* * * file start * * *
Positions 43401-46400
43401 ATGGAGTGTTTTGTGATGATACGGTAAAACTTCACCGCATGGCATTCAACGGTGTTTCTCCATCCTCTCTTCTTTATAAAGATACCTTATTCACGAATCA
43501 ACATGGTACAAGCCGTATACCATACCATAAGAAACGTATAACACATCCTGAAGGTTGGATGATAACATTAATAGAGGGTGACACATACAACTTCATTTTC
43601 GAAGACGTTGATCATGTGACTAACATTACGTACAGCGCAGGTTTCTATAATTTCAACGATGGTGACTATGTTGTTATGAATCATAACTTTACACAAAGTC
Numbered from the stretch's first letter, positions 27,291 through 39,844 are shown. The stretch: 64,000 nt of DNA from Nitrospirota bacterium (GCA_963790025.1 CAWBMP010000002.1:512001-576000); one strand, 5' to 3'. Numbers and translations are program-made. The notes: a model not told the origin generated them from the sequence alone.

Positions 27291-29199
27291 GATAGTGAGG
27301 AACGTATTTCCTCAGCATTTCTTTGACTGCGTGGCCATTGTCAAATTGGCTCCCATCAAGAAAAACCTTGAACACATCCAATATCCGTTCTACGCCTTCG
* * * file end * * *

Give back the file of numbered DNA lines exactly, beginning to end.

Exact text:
Positions 43401-46400
43401 ATGGAGTGTTTTGTGATGATACGGTAAAACTTCACCGCATGGCATTCAACGGTGTTTCTCCATCCTCTCTTCTTTATAAAGATACCTTATTCACGAATCA
43501 ACATGGTACAAGCCGTATACCATACCATAAGAAACGTATAACACATCCTGAAGGTTGGATGATAACATTAATAGAGGGTGACACATACAACTTCATTTTC
43601 GAAGACGTTGATCATGTGACTAACATTACGTACAGCGCAGGTTTCTATAATTTCAACGATGGTGACTATGTTGTTATGAATCATAACTTTACACAAAGTC
Numbered from the stretch's first letter, positions 27,291 through 39,844 are shown. The stretch: 64,000 nt of DNA from Nitrospirota bacterium (GCA_963790025.1 CAWBMP010000002.1:512001-576000); one strand, 5' to 3'. Numbers and translations are program-made. The notes: a model not told the origin generated them from the sequence alone.

Positions 27291-29199
27291 GATAGTGAGG
27301 AACGTATTTCCTCAGCATTTCTTTGACTGCGTGGCCATTGTCAAATTGGCTCCCATCAAGAAAAACCTTGAACACATCCAATATCCGTTCTACGCCTTCG